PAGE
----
I wanted to write this post as a thank you to my mentor, Stewart Scambler, who has done so much to encourage me and to pass on his skills and enthusiasm for all things ceramic. I started clay classes as a hobby and it quickly became apparent to me that it was a passion. Due to personal circumstances I was not able to attend a structured learning program such as those that used to be offered at TAFE (higher education for non Australians). In some ways this has frustrated me as I have wanted to learn as much as I can and always felt that a structured learning program would enable me to do this. However, in hindsight, I feel incredibly lucky to have had the freedom to master skills at my own pace and to focus my learning on my own work rather than facing deadlines and assessments. I have always tried to attend as many classes and/or workshops as I can and have really enjoyed working with local ceramic artists – Sandra Black for her porcelain skills, Greg Crowe for his throwing and Stewart Scambler’s Fremantle Arts Centre class. I have also gained a great deal from attending the Ceramic Arts Association of Western Australia’s bienniale ‘Potober’ event. This has enabled me to meet and learn from a wide range of international and national artists.
Stewart loading the kiln at Fremantle Arts Centre.
During the last year since I was selected for the Here and Now 2014 exhibition at Lawrence Wilson Art Gallery, I have struggled with making the leap from enthusiastic amateur to emerging professional artist. This rationale for this exhibition is to challenge emerging (and emerged) Western Australian ceramic artists to extend their artistic practice by experimenting with both technical and conceptual approaches. As part of the process the University of Western Australia allocated me a mentor to help guide the way. I have been lucky enough to work closely with Stewart over the last year as he has gently coaxed me from blind panic to a coherent body of work. For this, I am incredibly grateful to both UWA and to Stewart.
Questions I get asked – ‘how do you get those lines in the pots?’ ‘Do you put them on afterwards?’ ‘Is it difficult?’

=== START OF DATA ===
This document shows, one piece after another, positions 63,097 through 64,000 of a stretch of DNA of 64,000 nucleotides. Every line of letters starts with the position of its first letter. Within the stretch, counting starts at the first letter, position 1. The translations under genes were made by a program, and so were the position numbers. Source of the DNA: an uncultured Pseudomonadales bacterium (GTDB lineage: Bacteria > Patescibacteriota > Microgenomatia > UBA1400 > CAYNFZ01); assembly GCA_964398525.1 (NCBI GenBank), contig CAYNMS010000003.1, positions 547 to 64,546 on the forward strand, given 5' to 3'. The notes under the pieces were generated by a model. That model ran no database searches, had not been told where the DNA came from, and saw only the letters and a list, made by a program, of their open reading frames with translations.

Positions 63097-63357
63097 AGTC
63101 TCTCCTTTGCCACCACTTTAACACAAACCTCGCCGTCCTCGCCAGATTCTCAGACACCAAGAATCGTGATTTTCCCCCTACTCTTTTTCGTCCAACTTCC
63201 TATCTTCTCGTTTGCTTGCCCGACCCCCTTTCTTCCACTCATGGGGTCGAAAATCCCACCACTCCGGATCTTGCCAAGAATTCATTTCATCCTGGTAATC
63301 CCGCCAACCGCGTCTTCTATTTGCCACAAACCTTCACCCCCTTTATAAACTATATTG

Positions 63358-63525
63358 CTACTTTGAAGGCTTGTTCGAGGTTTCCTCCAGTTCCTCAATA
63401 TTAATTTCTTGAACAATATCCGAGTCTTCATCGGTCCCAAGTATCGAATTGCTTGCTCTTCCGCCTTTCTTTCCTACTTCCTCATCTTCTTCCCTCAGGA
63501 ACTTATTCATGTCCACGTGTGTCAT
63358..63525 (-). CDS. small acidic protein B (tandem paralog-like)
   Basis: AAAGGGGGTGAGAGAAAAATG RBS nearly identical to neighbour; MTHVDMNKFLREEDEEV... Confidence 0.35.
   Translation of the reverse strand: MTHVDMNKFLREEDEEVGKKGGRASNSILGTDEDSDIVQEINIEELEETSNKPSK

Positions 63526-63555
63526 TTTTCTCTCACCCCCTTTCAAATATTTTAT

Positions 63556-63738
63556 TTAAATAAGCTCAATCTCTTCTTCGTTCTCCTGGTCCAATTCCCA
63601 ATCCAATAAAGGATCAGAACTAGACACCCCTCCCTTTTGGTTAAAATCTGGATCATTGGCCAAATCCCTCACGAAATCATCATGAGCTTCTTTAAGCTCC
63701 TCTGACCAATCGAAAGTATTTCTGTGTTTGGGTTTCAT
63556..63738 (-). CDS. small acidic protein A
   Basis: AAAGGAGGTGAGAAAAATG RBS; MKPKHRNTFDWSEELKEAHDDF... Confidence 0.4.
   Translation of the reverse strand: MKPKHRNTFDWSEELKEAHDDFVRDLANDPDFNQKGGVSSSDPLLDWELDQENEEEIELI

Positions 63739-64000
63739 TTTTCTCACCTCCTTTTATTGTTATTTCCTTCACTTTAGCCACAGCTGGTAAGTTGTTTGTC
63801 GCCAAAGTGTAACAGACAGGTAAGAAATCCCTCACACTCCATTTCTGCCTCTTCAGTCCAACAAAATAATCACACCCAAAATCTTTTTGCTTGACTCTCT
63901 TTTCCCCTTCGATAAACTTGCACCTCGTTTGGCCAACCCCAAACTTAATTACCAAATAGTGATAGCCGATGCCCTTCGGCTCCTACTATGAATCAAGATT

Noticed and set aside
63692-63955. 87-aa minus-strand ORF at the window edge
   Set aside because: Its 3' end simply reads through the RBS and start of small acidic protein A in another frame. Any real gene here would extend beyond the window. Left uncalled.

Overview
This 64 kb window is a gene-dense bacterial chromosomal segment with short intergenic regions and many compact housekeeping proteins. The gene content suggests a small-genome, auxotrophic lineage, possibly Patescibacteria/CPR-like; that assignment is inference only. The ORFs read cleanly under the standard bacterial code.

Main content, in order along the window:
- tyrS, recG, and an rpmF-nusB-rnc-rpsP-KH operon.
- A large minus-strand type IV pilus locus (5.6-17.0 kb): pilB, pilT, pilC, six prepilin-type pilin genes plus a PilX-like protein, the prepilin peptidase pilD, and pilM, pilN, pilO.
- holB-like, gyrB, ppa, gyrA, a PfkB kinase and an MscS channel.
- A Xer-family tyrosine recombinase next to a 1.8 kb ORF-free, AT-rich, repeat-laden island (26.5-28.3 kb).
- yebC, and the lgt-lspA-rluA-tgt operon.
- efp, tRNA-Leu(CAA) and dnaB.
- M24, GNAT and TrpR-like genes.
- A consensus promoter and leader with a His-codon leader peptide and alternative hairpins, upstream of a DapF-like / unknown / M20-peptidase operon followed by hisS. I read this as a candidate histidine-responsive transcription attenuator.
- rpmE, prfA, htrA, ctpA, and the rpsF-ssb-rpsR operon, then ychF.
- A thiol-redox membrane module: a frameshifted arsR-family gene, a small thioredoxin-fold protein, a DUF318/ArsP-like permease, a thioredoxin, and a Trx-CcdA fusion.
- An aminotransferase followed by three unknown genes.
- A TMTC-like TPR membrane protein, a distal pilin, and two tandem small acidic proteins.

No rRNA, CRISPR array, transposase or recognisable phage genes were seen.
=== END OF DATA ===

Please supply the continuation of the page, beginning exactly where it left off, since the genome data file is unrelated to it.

The answer to the above is, ‘with lots of practice’, ‘no’, and ‘yes it can be’.
The technique I use is a variation on theme of agateware. This is described by Wikipedia as “Agateware is pottery decorated with a combination of contrasting colored clays. The name agateware is derived from the agate stone, which when sliced shows multicolored layers. This pottery technique allows for both precise and thought out patterns, and free random effects”. I was particularly inspired by a book ‘colouring clay’ by Jo Connell which lays out techniques for incorporating coloured clay into your work.
It is fairly simple. First I mix in some of the colour (in this case the soil or samples I have collected from my travels. It requires a squirt of water in order not to dry out the clay and is then kneaded so that the colour is evenly mixed in.
The next step is to sandwich the coloured layer between two non coloured layers and form into a ball. The trick is not to get any air bubbles sandwiched at the same time as this can cause issues later. It is also important to get the coloured clay and the non coloured clay to the same consistency otherwise it can put you off balance whilst throwing.
I am fairly ad hoc about the positioning of the colour – extra sprinkles can add to the effect. The way that you position the colour within the ball and the amount of coloured clay you use can make a huge difference and is dependant on your throwing style. I adore the way in which I can begin each piece of work in the same way and it can turn out different every time. I think that this element of the unknown is one of the factors that drives me to keep creating.
This ball of clay is then thrown as normal, into whatever shape you are aiming for. It is often impossible to see the pattern emerging during throwing due to slip (liquid clay) coating the walls. The thrown work is then carefully and slowly dried (this is the part that is fraught with potential disaster – in Western Australia, the summer is hot and the clay dries fast and unevenly putting stress on the structure!) The pot is then trimmed and it is only at this stage that the pattern is revealed. The bowl below was dried too fast and cracked.
Thankfully with practise, my success rate has increased from less than 50% a year ago to about 90% today. I have become very good at recycling!